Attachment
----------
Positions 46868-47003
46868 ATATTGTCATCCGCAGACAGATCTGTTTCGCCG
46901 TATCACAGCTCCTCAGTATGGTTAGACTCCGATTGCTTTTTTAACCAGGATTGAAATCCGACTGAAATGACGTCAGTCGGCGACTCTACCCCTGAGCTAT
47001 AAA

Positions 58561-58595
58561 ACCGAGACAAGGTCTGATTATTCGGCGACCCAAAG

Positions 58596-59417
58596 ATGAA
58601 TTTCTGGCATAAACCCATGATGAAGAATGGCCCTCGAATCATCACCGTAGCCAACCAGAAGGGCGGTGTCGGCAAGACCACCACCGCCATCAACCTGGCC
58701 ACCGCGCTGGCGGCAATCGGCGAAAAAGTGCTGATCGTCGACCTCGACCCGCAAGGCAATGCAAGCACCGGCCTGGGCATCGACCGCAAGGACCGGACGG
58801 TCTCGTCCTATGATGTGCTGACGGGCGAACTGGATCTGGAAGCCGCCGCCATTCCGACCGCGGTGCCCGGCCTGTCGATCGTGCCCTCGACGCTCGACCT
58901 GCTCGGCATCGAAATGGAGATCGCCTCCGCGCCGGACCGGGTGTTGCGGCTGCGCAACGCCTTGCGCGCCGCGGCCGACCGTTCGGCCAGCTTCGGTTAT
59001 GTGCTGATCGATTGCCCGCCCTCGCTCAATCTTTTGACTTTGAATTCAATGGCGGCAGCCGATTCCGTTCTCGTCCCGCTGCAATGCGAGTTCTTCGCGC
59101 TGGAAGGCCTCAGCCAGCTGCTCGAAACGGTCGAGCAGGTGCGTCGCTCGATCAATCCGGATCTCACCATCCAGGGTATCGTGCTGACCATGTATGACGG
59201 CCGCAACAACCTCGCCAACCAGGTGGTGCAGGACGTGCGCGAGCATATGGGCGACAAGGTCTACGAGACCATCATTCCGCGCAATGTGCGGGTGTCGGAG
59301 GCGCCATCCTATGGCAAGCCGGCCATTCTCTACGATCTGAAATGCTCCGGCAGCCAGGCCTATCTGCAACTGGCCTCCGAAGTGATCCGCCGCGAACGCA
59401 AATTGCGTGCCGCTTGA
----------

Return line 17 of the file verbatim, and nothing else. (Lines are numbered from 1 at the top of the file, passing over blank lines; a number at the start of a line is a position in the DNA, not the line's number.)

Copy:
59401 AATTGCGTGCCGCTTGA